Chicago Craig Williams knows to have his cell phone and computer well-charged before he flies because there is always a chance he will be delayed -- especially if he is flying out of Chicago's O'Hare Airport.
The numbers back him up: O'Hare finished dead last among the nation's 31 busiest airports for on-time departures and arrivals last year.
"It's just something you have to deal with," the Charlotte, N.C., sales manager said Friday between business calls as he waited for a flight at O'Hare. "I think that for seasoned business travelers the expectations have gone way down. If you are not expecting to fly on time and get good service, you're not disappointed."
The U.S. Department of Transportation on Thursday released its airport statistics for 2004. Thirty percent of flights through O'Hare arrived late, and 73 percent departed on time. The previous year, O'Hare was next to last, just ahead of Newark Liberty International Airport in New Jersey.
Denver International Airport was first in on-time arrivals, with 83 percent of flights arriving on schedule, while Houston's Bush Intercontinental Airport was No. 1 for on-time departures, at 87 percent.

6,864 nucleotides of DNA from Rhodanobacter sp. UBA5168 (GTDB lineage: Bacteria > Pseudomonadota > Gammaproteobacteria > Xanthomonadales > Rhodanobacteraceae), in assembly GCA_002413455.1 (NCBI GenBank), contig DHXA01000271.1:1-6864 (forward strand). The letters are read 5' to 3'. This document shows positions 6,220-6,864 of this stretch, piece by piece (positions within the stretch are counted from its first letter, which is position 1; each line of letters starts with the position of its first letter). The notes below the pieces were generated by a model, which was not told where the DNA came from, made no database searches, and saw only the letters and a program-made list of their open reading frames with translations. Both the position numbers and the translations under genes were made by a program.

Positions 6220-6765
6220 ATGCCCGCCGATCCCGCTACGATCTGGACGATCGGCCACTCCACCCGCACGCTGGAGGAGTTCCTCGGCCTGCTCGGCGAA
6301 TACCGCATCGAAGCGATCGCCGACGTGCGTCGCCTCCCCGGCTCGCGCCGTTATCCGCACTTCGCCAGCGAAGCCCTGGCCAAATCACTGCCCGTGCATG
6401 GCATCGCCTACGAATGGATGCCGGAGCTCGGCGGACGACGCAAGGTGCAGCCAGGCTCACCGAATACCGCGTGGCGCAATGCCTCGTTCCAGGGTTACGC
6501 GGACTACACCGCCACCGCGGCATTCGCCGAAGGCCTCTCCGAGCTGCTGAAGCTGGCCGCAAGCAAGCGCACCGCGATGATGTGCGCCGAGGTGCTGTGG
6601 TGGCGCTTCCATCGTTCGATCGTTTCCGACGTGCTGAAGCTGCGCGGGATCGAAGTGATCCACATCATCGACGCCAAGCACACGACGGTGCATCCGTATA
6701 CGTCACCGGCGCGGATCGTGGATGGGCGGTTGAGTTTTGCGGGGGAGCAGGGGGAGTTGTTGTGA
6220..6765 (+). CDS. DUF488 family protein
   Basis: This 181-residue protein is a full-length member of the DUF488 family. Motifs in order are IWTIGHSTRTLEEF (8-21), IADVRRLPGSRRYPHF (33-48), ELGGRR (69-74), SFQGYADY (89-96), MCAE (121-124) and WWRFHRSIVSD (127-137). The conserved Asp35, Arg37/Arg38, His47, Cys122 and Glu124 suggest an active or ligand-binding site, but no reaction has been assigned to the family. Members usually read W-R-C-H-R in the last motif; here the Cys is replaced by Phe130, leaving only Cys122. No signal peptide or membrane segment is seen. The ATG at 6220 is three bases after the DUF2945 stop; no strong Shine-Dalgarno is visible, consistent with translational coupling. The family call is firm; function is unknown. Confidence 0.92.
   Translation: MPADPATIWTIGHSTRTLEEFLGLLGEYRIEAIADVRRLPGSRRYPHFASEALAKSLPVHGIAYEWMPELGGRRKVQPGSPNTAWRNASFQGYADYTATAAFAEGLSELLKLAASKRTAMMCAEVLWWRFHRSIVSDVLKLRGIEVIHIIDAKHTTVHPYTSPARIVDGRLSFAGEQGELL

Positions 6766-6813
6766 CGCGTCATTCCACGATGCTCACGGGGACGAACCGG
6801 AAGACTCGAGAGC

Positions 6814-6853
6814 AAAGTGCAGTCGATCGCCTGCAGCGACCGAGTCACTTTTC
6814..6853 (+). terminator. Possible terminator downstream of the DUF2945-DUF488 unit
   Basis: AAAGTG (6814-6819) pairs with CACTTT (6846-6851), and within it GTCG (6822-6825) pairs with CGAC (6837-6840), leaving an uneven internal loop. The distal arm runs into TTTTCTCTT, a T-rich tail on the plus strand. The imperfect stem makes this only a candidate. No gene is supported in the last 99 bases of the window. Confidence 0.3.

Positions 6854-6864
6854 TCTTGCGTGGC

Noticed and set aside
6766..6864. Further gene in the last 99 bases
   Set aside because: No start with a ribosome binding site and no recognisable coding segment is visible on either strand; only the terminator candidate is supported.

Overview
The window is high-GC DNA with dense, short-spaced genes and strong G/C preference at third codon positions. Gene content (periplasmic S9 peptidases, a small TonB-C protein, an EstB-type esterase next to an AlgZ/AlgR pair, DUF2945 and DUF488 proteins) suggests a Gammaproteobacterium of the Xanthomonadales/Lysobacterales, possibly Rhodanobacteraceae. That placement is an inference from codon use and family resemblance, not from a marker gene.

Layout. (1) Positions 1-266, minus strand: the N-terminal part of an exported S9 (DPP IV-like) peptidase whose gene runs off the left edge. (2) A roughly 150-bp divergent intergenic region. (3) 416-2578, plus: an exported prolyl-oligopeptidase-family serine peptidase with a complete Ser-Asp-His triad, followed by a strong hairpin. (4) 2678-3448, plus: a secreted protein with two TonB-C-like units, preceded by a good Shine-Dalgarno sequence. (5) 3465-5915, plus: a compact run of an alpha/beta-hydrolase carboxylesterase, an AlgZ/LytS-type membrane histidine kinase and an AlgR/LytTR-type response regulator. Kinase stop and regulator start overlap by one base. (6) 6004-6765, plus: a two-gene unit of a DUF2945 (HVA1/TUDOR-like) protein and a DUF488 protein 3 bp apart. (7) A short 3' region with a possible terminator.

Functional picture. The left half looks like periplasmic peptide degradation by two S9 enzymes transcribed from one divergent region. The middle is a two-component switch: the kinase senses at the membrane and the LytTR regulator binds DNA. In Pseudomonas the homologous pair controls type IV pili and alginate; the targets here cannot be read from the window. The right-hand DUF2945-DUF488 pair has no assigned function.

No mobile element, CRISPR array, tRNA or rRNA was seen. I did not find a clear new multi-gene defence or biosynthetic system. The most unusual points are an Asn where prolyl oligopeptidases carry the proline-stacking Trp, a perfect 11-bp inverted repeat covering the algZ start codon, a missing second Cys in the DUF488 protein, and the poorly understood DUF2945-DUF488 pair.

The delays at O'Hare are a big problem, and not just for O'Hare.
O'Hare regularly competes with Atlanta's airport for the title of world's busiest. (O'Hare has the most flights, but Atlanta has the most passengers coming through.) And congestion at O'Hare can quickly snarl air traffic nationwide.
"There's a saying that when O'Hare sneezes, the nation's airports catch a cold, and that's true," said Annette Martinez, spokeswoman for the Chicago Department of Aviation. "That problem can only be solved here. It cannot be solved at other airports."
Federal, state and local officials have been trying to reduce that congestion. The Federal Aviation Administration reached an agreement with the major airlines in August to cut peak-hour arrivals, and the city is hoping for FAA approval of a $15 billion plan to add runways and reconfigure others at O'Hare.
But Chicago will always have to contend with its brutal winter weather and frequent fog off Lake Michigan.
Nationwide, the 19 airlines that reported their on-time performance to the Transportation Department said 78 percent of flights arrived on time last year, down from 82 percent in 2003.
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